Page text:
Maybe it's just my own personal beliefs making me biased, but seeing Cameron choose to go home so that Damian would stay nearly broke my heart.  Then, knowing it was because he was unwavering in what he knew was right for him--gosh.  I can't get over the awesome heart wrenching inspiration.

So I guess I end where I started.  No shame here when I say I'm a believer of Christ.  He died for me (and you too!).  I may be deemed "over emotional" because the smallest sweet thing can make me tear up.  However, I think that maybe I just have a big soft heart! 

Sunday, July 24, 2011

Almost Real

Currently watching "Magic Beyond Words-The J.K. Rowling story" and loving every moment.  There truly is something about seeing an inspiring story about an author who defies the odds.  Even more so, seeing any form of similarities between the hero of all Miss Jo and myself.

One thing has happened that I feel I share--but this one thing is all I need. 

Watching the scene play out--perhaps as it did originally--when Jo shut her eyes on a train and saw a small boy with a lightning shaped scar.  In this dramatic portrayal, she asks his name, and he doesn't answer.  Then, opening her eyes back on the train she breathes it.
          "Harry Potter.  Your name is Harry Potter and you're on your way to school--Wizard School."

I've been writing since I was old enough to string the sentences together.  I still have my first "book" that I wrote--three chapters total I think.  I have several short little stories I wrote in notebooks that I used to draw in. When I was thirteen I started what I believed would be my first real book.  It was utter tripe, let me tell you that.   Borrowed ideas and terrible lack of plot--not to mention it moved far too quickly.   It lacked, well, everything.  It wasn't any good.  No character had ever really been real to me.  I hadn't met any of them and wanted to know their story.

When I was either seventeen or eighteen, I went to the movie "X-Men 2" with my family.  I enjoyed the film; on the way home I listened to contemplative conversation about the ending and what it meant.  My mind, however, began to wander--as my mind often does.  I thought of what it meant to be a Phoenix, even as Harry Potter had defined it.

And then I saw her.  A girl with fiery red hair and blazing green eyes. The best thing about her was that she didn't just stand there.  I saw her the way you see spiderman on top of a building.  That crouched stance, staring down at something with an intense glare.  Her hair whipped about her face, and...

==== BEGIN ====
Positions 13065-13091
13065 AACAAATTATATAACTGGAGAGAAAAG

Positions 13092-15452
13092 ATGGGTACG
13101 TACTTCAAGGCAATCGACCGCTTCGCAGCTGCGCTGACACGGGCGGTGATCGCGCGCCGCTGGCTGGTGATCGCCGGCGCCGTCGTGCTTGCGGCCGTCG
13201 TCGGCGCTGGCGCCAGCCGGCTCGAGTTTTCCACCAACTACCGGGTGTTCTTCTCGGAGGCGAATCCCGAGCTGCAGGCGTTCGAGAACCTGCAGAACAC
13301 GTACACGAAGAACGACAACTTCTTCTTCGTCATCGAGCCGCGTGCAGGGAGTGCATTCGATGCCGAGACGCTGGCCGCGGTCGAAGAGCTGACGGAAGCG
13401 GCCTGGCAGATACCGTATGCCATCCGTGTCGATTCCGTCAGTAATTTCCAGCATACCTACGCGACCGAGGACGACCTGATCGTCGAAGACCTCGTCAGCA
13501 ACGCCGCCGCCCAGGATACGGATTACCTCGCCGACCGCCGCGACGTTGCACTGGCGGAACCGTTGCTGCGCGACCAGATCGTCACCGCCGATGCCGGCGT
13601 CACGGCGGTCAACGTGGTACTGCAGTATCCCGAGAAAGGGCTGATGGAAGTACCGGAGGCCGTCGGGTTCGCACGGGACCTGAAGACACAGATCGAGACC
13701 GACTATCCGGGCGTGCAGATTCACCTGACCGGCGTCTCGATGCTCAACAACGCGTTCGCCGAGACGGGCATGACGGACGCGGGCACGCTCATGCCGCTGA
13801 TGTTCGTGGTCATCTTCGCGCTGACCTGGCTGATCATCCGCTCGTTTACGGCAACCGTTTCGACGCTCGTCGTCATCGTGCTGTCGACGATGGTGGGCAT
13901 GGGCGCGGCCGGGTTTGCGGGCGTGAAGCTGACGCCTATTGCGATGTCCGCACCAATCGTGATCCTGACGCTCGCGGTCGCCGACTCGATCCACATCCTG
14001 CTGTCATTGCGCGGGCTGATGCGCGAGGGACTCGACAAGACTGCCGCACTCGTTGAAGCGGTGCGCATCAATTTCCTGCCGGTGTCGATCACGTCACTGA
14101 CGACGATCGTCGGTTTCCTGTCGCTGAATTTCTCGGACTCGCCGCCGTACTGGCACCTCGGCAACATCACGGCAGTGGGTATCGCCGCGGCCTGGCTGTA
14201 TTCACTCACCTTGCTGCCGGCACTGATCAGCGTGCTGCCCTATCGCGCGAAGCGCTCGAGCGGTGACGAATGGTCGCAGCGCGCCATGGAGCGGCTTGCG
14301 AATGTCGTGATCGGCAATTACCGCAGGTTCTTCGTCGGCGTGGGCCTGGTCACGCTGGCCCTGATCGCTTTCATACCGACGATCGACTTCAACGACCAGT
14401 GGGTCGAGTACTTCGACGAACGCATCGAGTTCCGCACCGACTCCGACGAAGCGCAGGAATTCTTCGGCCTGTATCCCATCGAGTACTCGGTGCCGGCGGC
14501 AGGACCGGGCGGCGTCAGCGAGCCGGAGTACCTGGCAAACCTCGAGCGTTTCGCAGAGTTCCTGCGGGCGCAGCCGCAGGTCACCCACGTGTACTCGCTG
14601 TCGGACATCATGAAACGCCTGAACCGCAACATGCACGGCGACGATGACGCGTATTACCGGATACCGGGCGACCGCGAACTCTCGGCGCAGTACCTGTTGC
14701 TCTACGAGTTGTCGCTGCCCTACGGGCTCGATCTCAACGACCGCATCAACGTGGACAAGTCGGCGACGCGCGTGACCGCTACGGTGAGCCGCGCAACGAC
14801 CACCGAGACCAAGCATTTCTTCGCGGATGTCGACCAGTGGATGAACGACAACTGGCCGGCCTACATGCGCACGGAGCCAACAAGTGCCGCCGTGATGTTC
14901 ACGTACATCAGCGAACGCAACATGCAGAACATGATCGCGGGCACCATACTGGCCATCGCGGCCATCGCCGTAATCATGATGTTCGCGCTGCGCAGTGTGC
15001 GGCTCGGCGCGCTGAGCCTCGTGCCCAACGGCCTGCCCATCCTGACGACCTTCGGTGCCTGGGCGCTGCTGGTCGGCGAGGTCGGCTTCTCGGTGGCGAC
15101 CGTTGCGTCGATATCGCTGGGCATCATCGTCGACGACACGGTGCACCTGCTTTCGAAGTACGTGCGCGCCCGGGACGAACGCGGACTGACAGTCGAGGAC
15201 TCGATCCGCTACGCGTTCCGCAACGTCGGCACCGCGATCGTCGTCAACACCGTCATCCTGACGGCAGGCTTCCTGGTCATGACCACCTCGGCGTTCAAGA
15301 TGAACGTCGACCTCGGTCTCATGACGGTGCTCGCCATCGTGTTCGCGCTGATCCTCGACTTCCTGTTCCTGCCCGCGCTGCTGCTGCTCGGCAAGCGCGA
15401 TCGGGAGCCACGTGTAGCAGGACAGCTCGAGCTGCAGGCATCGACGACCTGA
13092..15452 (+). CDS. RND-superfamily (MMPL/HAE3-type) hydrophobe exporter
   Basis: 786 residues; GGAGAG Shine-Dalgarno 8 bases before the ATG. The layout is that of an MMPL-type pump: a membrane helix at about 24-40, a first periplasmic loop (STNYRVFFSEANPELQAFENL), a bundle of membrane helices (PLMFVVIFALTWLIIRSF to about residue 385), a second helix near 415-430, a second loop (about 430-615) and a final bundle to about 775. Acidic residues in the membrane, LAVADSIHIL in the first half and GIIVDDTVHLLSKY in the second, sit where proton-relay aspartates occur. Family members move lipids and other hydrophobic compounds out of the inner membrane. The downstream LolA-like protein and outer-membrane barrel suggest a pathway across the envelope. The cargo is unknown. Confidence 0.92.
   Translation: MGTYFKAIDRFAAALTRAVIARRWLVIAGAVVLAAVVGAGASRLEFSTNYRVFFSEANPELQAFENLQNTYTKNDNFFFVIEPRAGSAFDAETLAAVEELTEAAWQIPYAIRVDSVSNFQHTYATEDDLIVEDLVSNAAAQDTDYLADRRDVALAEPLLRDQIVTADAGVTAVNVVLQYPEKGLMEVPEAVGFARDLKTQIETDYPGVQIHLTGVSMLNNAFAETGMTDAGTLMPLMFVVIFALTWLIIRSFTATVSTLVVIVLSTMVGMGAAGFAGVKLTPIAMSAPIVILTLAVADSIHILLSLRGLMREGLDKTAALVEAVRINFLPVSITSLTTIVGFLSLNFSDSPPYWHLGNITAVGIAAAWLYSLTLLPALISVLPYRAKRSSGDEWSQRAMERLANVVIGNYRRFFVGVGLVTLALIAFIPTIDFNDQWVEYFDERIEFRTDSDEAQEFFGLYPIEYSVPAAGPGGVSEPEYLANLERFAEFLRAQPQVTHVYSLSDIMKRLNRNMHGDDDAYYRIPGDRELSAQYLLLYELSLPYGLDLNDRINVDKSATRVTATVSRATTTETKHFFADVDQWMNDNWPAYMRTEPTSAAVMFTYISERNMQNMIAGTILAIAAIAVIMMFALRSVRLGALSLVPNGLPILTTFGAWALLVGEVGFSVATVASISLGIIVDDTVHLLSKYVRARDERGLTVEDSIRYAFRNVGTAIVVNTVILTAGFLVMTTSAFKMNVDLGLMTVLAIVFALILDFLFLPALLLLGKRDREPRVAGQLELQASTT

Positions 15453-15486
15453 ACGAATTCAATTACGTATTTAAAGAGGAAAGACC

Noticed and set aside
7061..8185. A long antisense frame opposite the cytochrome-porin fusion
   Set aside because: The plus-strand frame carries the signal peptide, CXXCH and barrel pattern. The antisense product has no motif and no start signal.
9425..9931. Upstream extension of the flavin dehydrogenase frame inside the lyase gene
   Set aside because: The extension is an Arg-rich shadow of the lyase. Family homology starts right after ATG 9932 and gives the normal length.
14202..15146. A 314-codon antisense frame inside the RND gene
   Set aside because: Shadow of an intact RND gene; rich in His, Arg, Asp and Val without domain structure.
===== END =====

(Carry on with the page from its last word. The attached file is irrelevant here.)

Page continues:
And I couldn't stop thinking about it.  I couldn't help thinking about Phoenix and what she'd be able to do.  The ideas just kept flowing--The Daughter of the Sun and the Moon, given up for reasons that I honestly didn't know yet.  To be raised by a normal family in a tiny town in the farthest reaches of...

Well, of a place.  I knew that much.  When we reached our home, I casually asked my brother if he would read a book about a girl like Phoenix.  I had so few details that it was a very general question.  I asked him if he thought it'd be interesting--and I asked the question in a way that might make it seem like it was a book I was considering reading, not writing.

My brother turned to me, thoughtfully considering my question.  After a few seconds he shrugged and said "Yeah, I'd probably read that.  It sounds good."
My brother doesn't read all that often, but the books he does read are carefully selected for his enjoyment--he's not one to waste his time with pointless storyline.

I casually smiled at him and said "Oh, really?  It's just an idea I had...I think I might start writing about it."
His eyebrows jumped up and his mouth pursed into an intrigued or thoughtful state.  "Good.  You really should.  I think it's a good idea."

And then I was off.  I dreamed, planned, and plotted.  Then I wrote.  I didn't get very far before I realized it was COMPLETELY wrong and tore it out of my notebook.  I rewrote.  Then I stopped again--rewriting once more.

That was so long ago now.  Alright, it was about four-ish years ago.  It feels as though it were ages.

I someday hope that--like J.K. Rowling--I will see my book displayed on shelves in the stores.  To see people sitting and reading it at coffee shops.  Even to do a public reading for anyone who would actually attend.

If you're a writer, tell me if any of your characters jumped out at you, their story following as you dreamed of them--or if you thought up a setting first, or maybe a premise.  Perhaps you didn't even know your main character until you tried to think of who would make your idea most interesting.

I'd love to hear from you.

Friday, July 15, 2011


Last night I went to the midnight showing of "Harry Potter and the Deathly Hallows Part 2", and it was the end of an era.  Harry Potter has been a part of my life, either in book or movie form, since I was about 7 years old.  That's 14 years of my life.

The movie, should any of you be on the fence about seeing it, was AMAZING!  This isn't biased either, because I walked out of Deathly Hallows Part 1 feeling a bit cheated.  I love good acting (which it had) and a great plot (which, uh duh), but there was something about Part 1 that just left me cold.

It wasn't enough.  Part 2 answered my need for more.  It was EVERYTHING I could have hoped for, and then some extra stuff I didn't even know I was allowed to hope for.  They told a brilliant story with acting such like I've never seen.